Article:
Data Analysis

The goal of this work package is to provide trans-national access (TA) to X-ray (and gamma-ray) data analysis methods including use of data tools, archives and space instruments via tutorials and mentoring by experienced scientists at the delivery institutes. The primary aim is to widen opportunities for scientists across Europe to exploit both European-funded and international X-ray astronomy facilities and X-ray data archives in order to enhance high-energy astrophysics science across Europe. The activities will be particularly designed to assist relatively inexperienced users in smaller institutes, but will be tailored to the needs of scientists with a wide range of experience. The delivery institute will provide the users with: a hands-on tutorial in the most up-to-date methods in X-ray data analysis (imaging, time series, spectroscopy); specific data analysis methods tailored to the users own research project(s); assistance with using software packages specific to European and international X-ray missions; given guidance in the exploitation of data archives located at the host institutions and elsewhere, including multi-waveband analysis; and mentoring in how to make use of the software and X-ray facilities when the user returns home, including a point of contact at the delivery institute for follow-up discussions. Thus, a visit will be part of a process to enable science for the user rather than a single end point.

All visits are fully supported for travel and subsistence expenses.

Department of Physics and Astronomy, University of Leicester (UK)

The Department of Physics and Astronomy at the University of Leicester is one the world’s premier institutions in the field of X-ray astronomy with an involvement in space missions for over 50 years including ESA XMM-Newton satellite, the NASA Chandra satellite, the NASA/UK/Italy Swift satellite, the India/Canada/UK Astrosat satellite and the ESA BepiColombo mission. We are involved in the Einstein Probe mission (China/ESA) which will be launched during the AHEAD2020 period providing unique very wide-field X-ray data. We are also involved in the China/France SVOM mission and the ESA/China solar-physics SMILE mission, both of which will also come on-line during the funding period. The Department hosts the UK Swift data centre, hosts the LEDAS data archive for high- energy missions and several supercomputer facilities. All major astrophysics software packages are available on the central computer servers.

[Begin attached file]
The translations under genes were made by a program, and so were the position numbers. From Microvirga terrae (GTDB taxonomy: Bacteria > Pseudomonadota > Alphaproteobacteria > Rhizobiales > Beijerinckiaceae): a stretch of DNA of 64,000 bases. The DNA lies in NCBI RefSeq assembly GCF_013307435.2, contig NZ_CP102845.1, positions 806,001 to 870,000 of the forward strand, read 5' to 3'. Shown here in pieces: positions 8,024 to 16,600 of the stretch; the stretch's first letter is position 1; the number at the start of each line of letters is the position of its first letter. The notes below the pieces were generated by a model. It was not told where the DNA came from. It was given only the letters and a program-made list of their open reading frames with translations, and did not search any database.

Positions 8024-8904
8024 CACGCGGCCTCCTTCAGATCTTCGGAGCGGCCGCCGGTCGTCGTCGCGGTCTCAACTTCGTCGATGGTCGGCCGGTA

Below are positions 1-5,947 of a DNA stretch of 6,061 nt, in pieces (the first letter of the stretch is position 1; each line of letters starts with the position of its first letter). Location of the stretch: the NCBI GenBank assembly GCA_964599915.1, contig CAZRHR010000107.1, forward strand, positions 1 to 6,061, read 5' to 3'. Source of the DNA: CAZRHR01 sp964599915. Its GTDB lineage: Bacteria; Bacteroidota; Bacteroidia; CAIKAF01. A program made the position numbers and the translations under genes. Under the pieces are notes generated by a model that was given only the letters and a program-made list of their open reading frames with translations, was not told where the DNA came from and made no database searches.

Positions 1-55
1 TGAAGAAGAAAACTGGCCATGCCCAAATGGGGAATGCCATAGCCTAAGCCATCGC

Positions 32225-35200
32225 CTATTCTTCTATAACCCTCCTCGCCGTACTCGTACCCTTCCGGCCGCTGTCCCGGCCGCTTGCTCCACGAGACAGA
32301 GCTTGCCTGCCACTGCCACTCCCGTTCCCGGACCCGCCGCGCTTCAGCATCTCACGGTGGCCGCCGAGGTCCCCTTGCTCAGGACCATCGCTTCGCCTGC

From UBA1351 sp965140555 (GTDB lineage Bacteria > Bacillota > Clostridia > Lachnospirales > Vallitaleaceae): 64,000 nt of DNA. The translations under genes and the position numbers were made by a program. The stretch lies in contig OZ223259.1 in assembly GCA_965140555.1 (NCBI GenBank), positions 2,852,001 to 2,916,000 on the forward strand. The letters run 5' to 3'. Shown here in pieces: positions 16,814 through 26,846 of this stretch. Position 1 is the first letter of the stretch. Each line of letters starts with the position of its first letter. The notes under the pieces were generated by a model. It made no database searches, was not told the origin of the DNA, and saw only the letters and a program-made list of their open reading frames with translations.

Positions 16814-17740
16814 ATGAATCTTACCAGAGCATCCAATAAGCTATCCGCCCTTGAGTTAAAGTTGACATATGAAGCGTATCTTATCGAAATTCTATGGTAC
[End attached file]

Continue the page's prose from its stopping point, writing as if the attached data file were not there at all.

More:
Services currently offered by the infrastructure: The Department hosts the largest high-energy astrophysics group in the UK encompassing hardware, software, observational astrophysics and theoretical astrophysics expertise. Science areas include gamma-ray bursts, tidal disruption events. active galactic nuclei, galaxy clusters, accretion onto neutron stars and white dwarfs and charge-exchange processes in planetary ionospheres. The Department has recently led the production of the largest X-ray source catalogues for XMM-Newton and Swift which include multi- wavelength cross-correlation data. This will provide an ideal environment for visiting scientists in the use of a wide variety of data analysis techniques across existing (XMM and Swift) and new (SVOM, Einstein probe and SMILE) facilities, including narrow and wide-field X-ray data, spectroscopy and timing. We have extensive experience of providing support to visiting users as we currently provide a tutorial system for use of the Swift satellite, which has taught over 100 users on

Contact: Paul O’Brien, paul.obrien at leicester.ac.uk

SRON Netherlands Institute for Space Research (NL)

SRON is the leading institute in Europe for the analysis of high-resolution X-ray spectra. The institute is Principal Investigator on the two grating instruments currently operational in the soft X-ray band (the ESA mission XMM-Newton and the NASA mission Chandra). For the analysis of the collected spectra, SRON developed dedicated analysis software, which allows analyzing high-resolution spectra in a self-consistent way based on atomic transition probabilities (SPEX, www.sron.nl/spex).Furthermore, SRON is leading the European contribution to the Japanese satellite XRISM. This mission, while having its own unique science capability, can also be considered as a pathfinder for the X-ray Integral Field Unit on ATHENA.